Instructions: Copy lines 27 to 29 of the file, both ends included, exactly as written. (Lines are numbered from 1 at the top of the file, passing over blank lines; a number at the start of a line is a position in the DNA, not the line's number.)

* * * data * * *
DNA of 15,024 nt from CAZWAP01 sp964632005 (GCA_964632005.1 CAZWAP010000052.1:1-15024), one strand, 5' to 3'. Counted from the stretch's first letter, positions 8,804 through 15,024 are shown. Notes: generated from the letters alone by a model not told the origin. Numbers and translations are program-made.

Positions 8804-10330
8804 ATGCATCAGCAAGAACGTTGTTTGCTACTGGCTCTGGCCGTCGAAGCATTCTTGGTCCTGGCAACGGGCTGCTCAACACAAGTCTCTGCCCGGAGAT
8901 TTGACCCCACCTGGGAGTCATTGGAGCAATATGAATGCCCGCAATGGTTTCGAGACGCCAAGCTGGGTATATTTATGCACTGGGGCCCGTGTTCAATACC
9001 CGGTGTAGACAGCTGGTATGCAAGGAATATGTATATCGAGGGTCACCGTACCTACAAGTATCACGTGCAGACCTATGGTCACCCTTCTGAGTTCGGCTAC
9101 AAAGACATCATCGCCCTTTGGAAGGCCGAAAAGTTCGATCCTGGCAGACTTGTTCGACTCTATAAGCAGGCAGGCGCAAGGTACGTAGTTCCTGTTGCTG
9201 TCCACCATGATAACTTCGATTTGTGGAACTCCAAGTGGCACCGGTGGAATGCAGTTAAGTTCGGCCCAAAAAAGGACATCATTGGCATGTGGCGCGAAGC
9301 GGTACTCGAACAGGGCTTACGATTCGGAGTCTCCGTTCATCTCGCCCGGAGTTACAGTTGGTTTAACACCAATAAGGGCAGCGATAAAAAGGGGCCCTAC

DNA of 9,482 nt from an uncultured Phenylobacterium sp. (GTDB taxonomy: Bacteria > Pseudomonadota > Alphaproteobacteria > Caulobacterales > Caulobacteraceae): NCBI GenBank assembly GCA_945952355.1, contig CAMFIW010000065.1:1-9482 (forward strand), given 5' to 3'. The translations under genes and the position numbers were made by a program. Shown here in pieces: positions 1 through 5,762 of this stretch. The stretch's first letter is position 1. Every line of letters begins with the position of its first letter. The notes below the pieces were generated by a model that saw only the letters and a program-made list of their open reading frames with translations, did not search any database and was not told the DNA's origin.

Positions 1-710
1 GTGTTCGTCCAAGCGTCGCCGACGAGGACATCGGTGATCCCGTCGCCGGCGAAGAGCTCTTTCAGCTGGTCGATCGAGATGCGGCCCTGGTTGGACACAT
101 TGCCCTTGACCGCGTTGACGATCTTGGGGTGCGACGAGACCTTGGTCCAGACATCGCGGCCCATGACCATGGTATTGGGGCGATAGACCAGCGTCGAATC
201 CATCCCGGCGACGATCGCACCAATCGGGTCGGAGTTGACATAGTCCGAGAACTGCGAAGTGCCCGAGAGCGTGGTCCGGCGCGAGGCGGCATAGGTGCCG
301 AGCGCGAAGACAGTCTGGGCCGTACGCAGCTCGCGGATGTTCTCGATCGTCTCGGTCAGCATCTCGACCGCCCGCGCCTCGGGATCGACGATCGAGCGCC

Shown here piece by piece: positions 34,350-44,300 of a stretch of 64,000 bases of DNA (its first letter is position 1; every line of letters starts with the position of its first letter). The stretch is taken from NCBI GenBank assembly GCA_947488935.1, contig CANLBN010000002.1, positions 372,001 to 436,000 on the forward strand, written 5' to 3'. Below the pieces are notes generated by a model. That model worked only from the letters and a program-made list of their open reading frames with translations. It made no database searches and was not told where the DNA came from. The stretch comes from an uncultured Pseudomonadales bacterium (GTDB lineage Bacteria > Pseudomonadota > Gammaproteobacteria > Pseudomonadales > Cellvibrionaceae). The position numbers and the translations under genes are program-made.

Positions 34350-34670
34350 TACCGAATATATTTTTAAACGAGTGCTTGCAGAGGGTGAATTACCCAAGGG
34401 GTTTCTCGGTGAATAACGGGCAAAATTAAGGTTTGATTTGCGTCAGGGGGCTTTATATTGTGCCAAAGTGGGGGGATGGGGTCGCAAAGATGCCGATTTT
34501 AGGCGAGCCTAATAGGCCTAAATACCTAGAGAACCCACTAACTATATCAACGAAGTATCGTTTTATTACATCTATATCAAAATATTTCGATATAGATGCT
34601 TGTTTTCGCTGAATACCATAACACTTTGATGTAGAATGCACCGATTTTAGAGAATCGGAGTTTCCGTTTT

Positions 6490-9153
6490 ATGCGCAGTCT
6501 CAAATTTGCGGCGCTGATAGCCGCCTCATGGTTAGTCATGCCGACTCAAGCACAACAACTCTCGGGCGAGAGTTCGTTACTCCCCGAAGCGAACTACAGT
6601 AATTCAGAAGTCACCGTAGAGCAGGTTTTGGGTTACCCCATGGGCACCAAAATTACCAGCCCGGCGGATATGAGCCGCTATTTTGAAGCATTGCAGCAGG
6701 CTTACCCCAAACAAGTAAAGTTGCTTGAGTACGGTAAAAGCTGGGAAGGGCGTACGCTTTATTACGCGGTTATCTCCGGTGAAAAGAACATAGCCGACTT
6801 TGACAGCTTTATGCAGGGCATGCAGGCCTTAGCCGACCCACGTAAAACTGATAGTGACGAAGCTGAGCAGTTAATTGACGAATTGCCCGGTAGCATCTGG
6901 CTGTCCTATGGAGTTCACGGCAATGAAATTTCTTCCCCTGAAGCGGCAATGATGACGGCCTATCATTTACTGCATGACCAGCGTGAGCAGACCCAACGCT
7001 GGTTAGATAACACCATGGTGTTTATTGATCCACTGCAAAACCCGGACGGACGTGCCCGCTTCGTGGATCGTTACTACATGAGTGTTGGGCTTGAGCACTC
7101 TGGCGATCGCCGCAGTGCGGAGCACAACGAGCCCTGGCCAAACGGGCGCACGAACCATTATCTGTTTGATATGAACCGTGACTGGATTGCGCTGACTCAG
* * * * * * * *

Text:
6901 CTGTCCTATGGAGTTCACGGCAATGAAATTTCTTCCCCTGAAGCGGCAATGATGACGGCCTATCATTTACTGCATGACCAGCGTGAGCAGACCCAACGCT
7001 GGTTAGATAACACCATGGTGTTTATTGATCCACTGCAAAACCCGGACGGACGTGCCCGCTTCGTGGATCGTTACTACATGAGTGTTGGGCTTGAGCACTC
7101 TGGCGATCGCCGCAGTGCGGAGCACAACGAGCCCTGGCCAAACGGGCGCACGAACCATTATCTGTTTGATATGAACCGTGACTGGATTGCGCTGACTCAG